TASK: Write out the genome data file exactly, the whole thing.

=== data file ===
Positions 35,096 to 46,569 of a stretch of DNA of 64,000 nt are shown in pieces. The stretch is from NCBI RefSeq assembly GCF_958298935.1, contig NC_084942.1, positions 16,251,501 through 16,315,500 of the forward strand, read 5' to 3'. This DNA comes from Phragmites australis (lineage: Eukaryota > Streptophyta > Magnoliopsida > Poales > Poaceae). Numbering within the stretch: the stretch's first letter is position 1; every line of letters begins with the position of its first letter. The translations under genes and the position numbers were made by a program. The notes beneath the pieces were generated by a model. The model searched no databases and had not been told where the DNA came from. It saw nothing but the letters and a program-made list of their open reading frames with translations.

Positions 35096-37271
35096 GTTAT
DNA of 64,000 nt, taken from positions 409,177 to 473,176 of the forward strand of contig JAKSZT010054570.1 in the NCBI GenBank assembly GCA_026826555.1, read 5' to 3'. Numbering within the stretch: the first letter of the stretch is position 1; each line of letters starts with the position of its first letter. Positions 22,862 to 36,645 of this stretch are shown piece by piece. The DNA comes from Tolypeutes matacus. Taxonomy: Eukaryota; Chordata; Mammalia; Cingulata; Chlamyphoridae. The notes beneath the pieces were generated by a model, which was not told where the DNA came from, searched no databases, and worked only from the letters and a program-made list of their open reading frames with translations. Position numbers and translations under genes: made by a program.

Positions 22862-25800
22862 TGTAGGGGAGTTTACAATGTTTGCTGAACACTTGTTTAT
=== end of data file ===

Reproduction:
Positions 35,096 to 46,569 of a stretch of DNA of 64,000 nt are shown in pieces. The stretch is from NCBI RefSeq assembly GCF_958298935.1, contig NC_084942.1, positions 16,251,501 through 16,315,500 of the forward strand, read 5' to 3'. This DNA comes from Phragmites australis (lineage: Eukaryota > Streptophyta > Magnoliopsida > Poales > Poaceae). Numbering within the stretch: the stretch's first letter is position 1; every line of letters begins with the position of its first letter. The translations under genes and the position numbers were made by a program. The notes beneath the pieces were generated by a model. The model searched no databases and had not been told where the DNA came from. It saw nothing but the letters and a program-made list of their open reading frames with translations.

Positions 35096-37271
35096 GTTAT
DNA of 64,000 nt, taken from positions 409,177 to 473,176 of the forward strand of contig JAKSZT010054570.1 in the NCBI GenBank assembly GCA_026826555.1, read 5' to 3'. Numbering within the stretch: the first letter of the stretch is position 1; each line of letters starts with the position of its first letter. Positions 22,862 to 36,645 of this stretch are shown piece by piece. The DNA comes from Tolypeutes matacus. Taxonomy: Eukaryota; Chordata; Mammalia; Cingulata; Chlamyphoridae. The notes beneath the pieces were generated by a model, which was not told where the DNA came from, searched no databases, and worked only from the letters and a program-made list of their open reading frames with translations. Position numbers and translations under genes: made by a program.

Positions 22862-25800
22862 TGTAGGGGAGTTTACAATGTTTGCTGAACACTTGTTTAT